Alpha moves

Masters 2023: Jon Rahm is pulling some elite alpha moves on Brooks Koepka

Masters 2023

Ben Walton

AUGUSTA, Ga. — I may be noticing something that doesn't exist. A coincidence, rather than a revelation. But a match-play situation broke out at the Masters between 54-hole leader Brooks Koepka and chaser Jon Rahm. And with match play comes gamesmanship.

And I love a bit of gamesmanship.

You could see it start at the earliest part of the round. I was watching as Koepka, the leader, was on the first tee alone, waiting to play—waiting quite a long time, actually. I could've sworn I saw him look over his shoulder at one point.

About a minute before his tee time, Rahm arrived to the roar of the crowd, walked straight up to Koepka, shook his hand, and sent his tee shot down the middle.


It was a tone that became familiar. All day Rahm marched ahead of Koepka on tee boxes, upping the pace, and leaving him trailing behind. It was a marked shift from their second round together earlier in the day. That was a more chatty affair. This was different. Less words, but a clearer message from Rahm.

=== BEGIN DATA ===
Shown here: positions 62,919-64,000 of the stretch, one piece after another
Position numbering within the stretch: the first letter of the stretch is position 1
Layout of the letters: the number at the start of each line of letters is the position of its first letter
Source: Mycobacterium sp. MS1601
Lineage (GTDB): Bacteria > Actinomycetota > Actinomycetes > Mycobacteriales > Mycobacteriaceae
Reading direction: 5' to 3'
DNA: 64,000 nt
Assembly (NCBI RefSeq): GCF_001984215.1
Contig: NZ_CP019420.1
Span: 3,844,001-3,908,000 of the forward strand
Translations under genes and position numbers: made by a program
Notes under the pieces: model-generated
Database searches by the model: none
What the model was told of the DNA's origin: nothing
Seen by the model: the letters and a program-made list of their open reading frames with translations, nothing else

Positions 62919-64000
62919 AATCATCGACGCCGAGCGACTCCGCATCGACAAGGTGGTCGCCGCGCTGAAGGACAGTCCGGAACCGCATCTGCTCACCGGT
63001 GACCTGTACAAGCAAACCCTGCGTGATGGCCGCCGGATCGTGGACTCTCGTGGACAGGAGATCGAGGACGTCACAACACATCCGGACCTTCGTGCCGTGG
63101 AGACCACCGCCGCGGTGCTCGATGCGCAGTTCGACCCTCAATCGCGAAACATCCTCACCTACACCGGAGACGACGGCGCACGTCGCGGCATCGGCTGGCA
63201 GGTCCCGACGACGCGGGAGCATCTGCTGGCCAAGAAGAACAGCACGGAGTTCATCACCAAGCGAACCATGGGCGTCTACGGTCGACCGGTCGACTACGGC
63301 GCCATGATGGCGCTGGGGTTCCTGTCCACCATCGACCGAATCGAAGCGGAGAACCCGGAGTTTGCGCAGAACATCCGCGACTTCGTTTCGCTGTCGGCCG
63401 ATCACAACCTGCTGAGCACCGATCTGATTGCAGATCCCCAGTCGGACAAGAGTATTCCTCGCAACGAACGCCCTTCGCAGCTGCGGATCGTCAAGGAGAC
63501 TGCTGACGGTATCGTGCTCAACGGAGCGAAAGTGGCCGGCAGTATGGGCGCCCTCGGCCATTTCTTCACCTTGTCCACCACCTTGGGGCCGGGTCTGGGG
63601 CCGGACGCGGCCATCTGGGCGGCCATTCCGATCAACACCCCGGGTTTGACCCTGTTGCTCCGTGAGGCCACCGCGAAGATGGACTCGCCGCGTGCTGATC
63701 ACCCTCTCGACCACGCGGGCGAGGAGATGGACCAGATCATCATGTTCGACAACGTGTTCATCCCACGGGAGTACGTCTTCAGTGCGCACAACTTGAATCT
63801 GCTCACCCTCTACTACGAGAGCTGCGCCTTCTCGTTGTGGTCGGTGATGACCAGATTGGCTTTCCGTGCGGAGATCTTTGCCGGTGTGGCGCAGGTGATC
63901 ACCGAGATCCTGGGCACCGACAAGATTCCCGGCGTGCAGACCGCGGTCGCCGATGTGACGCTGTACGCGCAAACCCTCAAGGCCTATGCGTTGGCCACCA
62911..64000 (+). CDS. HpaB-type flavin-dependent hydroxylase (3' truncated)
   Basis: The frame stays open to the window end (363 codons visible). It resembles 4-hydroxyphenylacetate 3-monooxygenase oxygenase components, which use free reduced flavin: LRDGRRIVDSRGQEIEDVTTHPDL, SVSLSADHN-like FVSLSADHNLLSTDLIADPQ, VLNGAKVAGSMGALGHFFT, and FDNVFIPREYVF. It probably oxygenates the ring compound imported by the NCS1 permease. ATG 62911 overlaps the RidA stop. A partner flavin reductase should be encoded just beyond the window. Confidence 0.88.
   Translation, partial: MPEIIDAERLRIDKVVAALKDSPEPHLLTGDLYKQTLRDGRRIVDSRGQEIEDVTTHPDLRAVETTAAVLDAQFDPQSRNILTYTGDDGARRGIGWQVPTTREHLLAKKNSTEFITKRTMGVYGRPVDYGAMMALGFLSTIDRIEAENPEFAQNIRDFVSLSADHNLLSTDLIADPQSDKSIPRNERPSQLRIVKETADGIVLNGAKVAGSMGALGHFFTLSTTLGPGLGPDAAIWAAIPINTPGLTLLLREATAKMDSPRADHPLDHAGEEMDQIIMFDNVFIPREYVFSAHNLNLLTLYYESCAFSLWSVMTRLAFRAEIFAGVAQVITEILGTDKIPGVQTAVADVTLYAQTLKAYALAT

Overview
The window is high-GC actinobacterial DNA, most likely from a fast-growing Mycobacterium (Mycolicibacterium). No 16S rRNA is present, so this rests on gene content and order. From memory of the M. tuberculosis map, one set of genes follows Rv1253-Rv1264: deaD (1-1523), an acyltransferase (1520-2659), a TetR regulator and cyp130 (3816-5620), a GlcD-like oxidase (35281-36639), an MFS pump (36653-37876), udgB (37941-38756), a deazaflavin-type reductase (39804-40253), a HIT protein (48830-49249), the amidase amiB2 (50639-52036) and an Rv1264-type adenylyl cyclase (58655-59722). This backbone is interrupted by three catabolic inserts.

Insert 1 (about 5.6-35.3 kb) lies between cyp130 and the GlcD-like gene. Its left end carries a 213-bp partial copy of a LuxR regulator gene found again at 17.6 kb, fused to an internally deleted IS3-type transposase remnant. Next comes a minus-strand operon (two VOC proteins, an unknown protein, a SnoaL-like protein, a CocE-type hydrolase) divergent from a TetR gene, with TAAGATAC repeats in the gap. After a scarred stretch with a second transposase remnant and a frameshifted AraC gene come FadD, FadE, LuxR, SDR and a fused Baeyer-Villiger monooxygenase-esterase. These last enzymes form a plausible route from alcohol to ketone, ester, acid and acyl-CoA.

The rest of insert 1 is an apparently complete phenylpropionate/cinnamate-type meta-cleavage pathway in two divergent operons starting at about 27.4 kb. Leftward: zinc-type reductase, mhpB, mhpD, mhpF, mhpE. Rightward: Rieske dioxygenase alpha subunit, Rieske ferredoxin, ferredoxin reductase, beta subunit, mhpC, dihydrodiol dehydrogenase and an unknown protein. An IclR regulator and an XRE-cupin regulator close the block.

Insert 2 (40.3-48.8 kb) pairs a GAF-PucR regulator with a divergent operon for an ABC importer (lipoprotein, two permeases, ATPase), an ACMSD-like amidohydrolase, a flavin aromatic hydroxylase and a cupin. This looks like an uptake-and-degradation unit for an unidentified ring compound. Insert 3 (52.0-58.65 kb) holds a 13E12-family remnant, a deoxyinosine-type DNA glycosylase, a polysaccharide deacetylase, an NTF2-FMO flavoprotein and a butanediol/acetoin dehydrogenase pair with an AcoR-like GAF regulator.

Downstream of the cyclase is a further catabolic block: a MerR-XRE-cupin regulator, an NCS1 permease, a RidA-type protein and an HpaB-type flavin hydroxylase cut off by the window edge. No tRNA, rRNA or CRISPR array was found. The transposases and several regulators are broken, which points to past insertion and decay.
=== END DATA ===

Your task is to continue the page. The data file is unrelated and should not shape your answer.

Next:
You're following me today.

You could spot the same thing happening on the greens. Rahm would get in the hole quickly, and waste no time marching ahead.


At one point, on the eighth hole, Rahm hit a long pitch shot to within a foot. He was leading by then, and walked right up to his ball, tapped it in, then trotted off the green. He was well within his right to do so, of course. But in doing so he seemed to say, hit your putt and hurry up.


Another tactic Rahm seemed to use was simply standing in places where Koepka would have to walk around him. A minor inconvenience born of the kind of irrational alpha male confidence we see in so many professional athletes.


Again, I may be spotting something that isn't there. I fully admit that. But these kind of tactics are hardly unheard of in golf. The idea, in a match-play situation like this, is to be the player that sets the pace, and makes the opponent uncomfortable because of it. Seve Ballesteros, whose 68th birthday would’ve been today, thrived in these dark arts.

Whether real or fiction, you can't quibble with the results. Koepka's two shot lead transformed to a two shot deficit by the ninth hole. Rahm, at least by that point, was the top dog.